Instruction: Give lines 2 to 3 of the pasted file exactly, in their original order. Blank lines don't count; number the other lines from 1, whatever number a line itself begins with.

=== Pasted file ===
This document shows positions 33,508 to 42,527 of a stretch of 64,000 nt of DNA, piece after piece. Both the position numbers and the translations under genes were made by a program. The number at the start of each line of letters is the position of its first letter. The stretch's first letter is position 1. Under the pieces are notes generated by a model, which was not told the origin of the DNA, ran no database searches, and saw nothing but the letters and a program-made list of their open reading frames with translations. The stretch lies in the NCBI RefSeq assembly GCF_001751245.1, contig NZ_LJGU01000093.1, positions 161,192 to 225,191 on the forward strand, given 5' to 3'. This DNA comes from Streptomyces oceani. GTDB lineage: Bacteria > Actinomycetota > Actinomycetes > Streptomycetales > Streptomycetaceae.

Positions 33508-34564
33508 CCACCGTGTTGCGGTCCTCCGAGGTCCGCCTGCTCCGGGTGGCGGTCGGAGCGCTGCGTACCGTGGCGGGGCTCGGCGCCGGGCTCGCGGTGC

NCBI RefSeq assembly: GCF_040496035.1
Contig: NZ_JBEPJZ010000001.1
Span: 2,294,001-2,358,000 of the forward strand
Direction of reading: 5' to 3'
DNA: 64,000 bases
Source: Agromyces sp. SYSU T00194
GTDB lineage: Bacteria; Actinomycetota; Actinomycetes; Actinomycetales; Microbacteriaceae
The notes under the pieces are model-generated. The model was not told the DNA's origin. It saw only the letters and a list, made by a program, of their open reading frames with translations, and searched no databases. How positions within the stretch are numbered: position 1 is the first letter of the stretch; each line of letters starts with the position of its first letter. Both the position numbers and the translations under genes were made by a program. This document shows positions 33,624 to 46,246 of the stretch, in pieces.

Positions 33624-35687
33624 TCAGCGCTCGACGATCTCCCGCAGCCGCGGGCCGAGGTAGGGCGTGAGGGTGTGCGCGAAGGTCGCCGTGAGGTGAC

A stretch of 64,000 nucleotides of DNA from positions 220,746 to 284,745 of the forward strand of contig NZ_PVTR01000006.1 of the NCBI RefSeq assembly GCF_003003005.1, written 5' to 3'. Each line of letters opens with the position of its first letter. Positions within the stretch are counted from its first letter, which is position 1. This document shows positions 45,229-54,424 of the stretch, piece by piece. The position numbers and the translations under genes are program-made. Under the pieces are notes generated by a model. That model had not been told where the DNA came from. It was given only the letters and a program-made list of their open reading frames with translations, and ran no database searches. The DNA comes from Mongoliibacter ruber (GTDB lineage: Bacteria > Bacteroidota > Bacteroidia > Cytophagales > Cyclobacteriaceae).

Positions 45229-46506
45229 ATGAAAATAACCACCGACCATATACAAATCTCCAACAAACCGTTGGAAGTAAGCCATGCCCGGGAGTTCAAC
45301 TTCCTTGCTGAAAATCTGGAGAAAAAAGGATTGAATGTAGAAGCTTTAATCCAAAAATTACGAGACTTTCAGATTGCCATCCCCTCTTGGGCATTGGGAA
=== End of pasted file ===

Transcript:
Positions 33508-34564
33508 CCACCGTGTTGCGGTCCTCCGAGGTCCGCCTGCTCCGGGTGGCGGTCGGAGCGCTGCGTACCGTGGCGGGGCTCGGCGCCGGGCTCGCGGTGC